that customer only) so it spent a full ten seconds counting down,
    longer for a big data array.  Now they were happy!!



    Six months later, they complained that the analysis was taking too long
    and could we speed it up.  I cut the fake delay in half and they
    were overjoyed.  It was not MY decision to charge them $5,000 for
    "optimization and refinement of algorithms".




    Err, after failing to make them understand
    your data analysis is done while the document is being scanned,
    perhaps, maybe, instead of scamming your customer like that (not that
    they don't deserve it), you could make the progress bar pops up
    earlier, like while the document is being scanned.



  • @paranoidgeek said:

    Besides, what happens when 2 customers disagree ?


    Why, stay out of the crossfire, of course, and let them duke it out.



  • Making the progress bar pop up earlier would have been hard(er). 
    I could have done that, or done something else similar, but I had more
    important work to do on the software like adding real new features for
    non-idiot customer.



    And please note I am not the one who scammed the customer.  The
    company president (who knew why I had added the fake delay in the first
    place) told me to cut it in half when the customer asked for the
    algorithm to be optimized.  He was careful to tell me not to take
    it out altogether lest we tip back into the "WAY too fast and CAN'T be
    right" zone.



    Afterwards (a couple of months later, actually), I found out that he had charged the customer for the "upgrades".



  • @JHolland said:

    Making the progress bar pop up earlier would have been hard(er). 
    I could have done that, or done something else similar, but I had more
    important work to do on the software like adding real new features for
    non-idiot customer.



    And please note I am not the one who scammed the customer.  The
    company president (who knew why I had added the fake delay in the first
    place) told me to cut it in half when the customer asked for the
    algorithm to be optimized.  He was careful to tell me not to take
    it out altogether lest we tip back into the "WAY too fast and CAN'T be
    right" zone.



    Afterwards (a couple of months later, actually), I found out that he had charged the customer for the "upgrades".


    Your company president did the right thing.
    Customers keep complaining and try to get free services. The only way to get them to put a stop to this is to tell them that it will cost them money for these changes. You originally had to make a specific change for just this customer that provided no value whatsoever to the product and that work was done for free. Now, the customer changed their mind (as they will often do) and it is time to put your foot down and tell them that the change will take X number of hours and the price will be X per hour.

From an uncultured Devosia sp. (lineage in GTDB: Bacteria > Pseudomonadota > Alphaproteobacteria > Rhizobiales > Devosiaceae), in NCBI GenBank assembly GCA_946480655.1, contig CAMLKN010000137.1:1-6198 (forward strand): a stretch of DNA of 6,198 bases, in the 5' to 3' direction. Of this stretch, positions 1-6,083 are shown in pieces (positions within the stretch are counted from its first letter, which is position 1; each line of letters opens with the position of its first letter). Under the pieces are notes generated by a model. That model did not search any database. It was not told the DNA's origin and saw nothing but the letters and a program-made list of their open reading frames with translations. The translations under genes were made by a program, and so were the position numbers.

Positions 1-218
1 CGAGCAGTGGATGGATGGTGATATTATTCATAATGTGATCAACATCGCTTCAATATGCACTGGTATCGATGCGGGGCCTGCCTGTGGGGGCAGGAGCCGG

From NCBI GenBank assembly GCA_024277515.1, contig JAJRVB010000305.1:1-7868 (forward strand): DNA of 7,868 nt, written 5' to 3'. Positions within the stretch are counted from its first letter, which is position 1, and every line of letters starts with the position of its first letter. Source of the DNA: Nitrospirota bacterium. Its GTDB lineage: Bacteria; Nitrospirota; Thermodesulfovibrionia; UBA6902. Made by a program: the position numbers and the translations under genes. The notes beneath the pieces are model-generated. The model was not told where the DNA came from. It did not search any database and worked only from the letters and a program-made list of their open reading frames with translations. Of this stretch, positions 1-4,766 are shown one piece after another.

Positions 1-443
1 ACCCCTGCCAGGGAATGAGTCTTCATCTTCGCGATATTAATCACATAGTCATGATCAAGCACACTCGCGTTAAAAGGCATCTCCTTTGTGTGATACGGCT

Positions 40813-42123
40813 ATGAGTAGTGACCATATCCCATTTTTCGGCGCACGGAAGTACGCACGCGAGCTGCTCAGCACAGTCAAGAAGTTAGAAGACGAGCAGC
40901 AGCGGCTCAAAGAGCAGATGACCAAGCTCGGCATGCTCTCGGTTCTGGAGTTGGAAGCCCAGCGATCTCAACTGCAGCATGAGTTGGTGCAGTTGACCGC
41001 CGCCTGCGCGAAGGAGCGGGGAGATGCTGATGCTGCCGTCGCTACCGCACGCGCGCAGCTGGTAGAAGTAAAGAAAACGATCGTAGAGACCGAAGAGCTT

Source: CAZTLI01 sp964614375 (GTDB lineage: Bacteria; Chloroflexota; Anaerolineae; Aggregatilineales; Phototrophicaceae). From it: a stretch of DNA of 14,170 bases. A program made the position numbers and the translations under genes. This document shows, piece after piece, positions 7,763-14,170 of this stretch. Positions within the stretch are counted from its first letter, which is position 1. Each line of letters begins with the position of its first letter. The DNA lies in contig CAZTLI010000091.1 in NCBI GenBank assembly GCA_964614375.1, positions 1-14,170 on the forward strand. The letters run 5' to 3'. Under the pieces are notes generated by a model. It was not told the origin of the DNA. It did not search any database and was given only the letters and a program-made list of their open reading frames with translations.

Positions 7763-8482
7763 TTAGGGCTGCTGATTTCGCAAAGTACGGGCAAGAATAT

At my company if we are billing for a change or enhancement, we bill for a minimum of 8 hours.
    Besides, in general it is harder to work with idiot customers and therefore they should be charged more than regular customers.



  • @ferrengi said:



    Your company president did the right thing.
    Customers keep complaining and try to get free services. The only way to get them to put a stop to this is to tell them that it will cost them money for these changes. You originally had to make a specific change for just this customer that provided no value whatsoever to the product and that work was done for free. Now, the customer changed their mind (as they will often do) and it is time to put your foot down and tell them that the change will take X number of hours and the price will be X per hour.
    At my company if we are billing for a change or enhancement, we bill for a minimum of 8 hours.
    Besides, in general it is harder to work with idiot customers and therefore they should be charged more than regular customers.


    We establish an SAP in such cases.

    Special Arsehole Price.



  • @dhromed said:

    @ferrengi said:


    Your company president did the right thing.
    Customers keep complaining and try to get free services. The only way to get them to put a stop to this is to tell them that it will cost them money for these changes. You originally had to make a specific change for just this customer that provided no value whatsoever to the product and that work was done for free. Now, the customer changed their mind (as they will often do) and it is time to put your foot down and tell them that the change will take X number of hours and the price will be X per hour.
    At my company if we are billing for a change or enhancement, we bill for a minimum of 8 hours.
    Besides, in general it is harder to work with idiot customers and therefore they should be charged more than regular customers.


    We establish an SAP in such cases.

    Special Arsehole Price.


    Heh, that's a good one.